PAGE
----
This very simple exercise means that on this example, per customer (and using a very scarce average customer lifetime in years), you´d get an extra +13,3% (+64€) if he booked directly with you and not via an OTA.
If you were to multiply this by 1.000 customers, it would be worth an extra +64.000€…well, you get the idea!
No wonder hotel chains such has Hilton Worldwide setup digital campaigns enticing the customer to book online directly with them and stop wandering around clicking in other websites (it´s fair to assume they´re aiming Expedia and Priceline group):
But the scariest part about this is that there is no way to calculate lifetime value with a 3rd party!
Remember that the customer is not directly engaged with you on the booking process. He / She is engaged with the travel agent or the tour operator and they can easily present them with different hotel choices at their will or interest.
Why should this also matter for the customer?
On a cold analysis, this normally wouldn’t matter for the end customer. They normally seek the best rates (searching rates online is easier then ever with Trivago, Kayak, TripAdvisor and others), and as long as they have confidence and easy access to book, it´s the business (in this example the Hotel) problem…right? NO!!!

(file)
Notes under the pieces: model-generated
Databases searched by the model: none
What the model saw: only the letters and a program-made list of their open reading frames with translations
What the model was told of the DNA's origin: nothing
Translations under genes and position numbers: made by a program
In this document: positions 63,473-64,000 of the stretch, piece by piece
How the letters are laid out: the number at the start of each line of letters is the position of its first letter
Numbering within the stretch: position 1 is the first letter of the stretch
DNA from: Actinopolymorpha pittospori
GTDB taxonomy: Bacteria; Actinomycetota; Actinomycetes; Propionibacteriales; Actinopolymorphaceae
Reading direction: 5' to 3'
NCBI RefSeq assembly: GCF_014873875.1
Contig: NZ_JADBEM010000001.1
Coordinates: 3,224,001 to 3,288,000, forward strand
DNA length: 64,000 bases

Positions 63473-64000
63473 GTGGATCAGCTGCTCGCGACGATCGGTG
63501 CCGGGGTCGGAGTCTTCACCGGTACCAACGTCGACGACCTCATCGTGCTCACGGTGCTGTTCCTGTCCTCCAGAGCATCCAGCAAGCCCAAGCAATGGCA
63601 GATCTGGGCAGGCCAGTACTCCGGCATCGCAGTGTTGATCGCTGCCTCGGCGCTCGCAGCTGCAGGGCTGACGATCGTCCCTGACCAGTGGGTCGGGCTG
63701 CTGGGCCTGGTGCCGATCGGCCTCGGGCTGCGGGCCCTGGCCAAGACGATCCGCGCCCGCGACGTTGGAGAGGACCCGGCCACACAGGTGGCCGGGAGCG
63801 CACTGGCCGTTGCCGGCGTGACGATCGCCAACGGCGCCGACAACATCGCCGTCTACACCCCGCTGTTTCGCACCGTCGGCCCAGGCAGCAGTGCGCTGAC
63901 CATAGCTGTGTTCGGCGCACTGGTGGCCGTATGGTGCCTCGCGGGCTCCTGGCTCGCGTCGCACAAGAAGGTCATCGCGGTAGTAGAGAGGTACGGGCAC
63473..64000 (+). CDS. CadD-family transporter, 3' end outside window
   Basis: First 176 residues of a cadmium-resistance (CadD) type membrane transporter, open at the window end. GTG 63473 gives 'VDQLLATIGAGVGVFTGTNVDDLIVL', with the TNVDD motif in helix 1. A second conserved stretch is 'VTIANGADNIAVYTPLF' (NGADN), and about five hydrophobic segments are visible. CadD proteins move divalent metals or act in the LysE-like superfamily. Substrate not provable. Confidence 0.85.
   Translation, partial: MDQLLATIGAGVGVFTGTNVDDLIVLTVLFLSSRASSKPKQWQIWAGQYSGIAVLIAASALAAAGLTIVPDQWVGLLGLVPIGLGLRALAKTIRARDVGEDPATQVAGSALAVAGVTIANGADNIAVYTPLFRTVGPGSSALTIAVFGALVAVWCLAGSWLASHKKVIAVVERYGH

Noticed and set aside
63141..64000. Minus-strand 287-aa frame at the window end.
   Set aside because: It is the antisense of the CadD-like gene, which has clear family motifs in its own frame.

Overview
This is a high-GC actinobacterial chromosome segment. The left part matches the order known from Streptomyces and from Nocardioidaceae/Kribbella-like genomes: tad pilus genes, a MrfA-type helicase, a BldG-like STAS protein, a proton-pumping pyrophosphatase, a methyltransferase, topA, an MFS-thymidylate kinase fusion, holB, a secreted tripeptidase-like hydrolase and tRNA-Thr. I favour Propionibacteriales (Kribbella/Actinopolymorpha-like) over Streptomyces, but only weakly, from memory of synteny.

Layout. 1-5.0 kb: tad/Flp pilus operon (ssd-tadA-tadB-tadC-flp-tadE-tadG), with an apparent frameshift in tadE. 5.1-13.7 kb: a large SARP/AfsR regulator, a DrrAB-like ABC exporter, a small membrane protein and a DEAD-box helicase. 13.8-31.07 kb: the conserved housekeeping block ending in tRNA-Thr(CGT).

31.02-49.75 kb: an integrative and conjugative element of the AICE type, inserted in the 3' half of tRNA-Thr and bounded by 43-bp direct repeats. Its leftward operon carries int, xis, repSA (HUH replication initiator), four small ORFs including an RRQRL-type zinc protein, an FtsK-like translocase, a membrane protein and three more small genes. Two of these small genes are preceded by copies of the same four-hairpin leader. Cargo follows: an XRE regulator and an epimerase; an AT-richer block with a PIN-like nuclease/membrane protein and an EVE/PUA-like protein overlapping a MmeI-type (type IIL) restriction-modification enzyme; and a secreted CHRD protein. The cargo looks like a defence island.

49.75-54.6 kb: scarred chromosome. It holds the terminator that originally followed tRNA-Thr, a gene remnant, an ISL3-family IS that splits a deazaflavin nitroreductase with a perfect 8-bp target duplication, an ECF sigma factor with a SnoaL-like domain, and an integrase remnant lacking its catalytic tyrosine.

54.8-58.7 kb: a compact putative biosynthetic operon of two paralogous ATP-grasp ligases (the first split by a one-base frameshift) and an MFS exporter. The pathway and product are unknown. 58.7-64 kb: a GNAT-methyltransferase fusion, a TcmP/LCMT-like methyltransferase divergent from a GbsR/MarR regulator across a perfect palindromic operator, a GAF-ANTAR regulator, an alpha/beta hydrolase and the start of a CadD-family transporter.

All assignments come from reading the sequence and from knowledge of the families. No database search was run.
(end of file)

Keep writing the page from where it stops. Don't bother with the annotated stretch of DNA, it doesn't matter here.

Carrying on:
If a business or industry is not profitable, guess what normally happens to rates? Sometimes they tend to go up and make up for the losses. Other times, business keep low rates but make up by laying off employees and/or delivering bad service and product…which eventually always reflects negatively on the end customer.
Even from a customer´s perspective, its better to have a healthy thriving industry.
Does this mean that there is no space for intermediate or indirect bookings?
No, there is. Most of the times 3rd parties thrive from the lack of experts on the business side. This is especially true and visible with the online business and is always evolving marketing approaches, but we´ll tackle that on another article. In the meantime you can read this article about increasing online sales.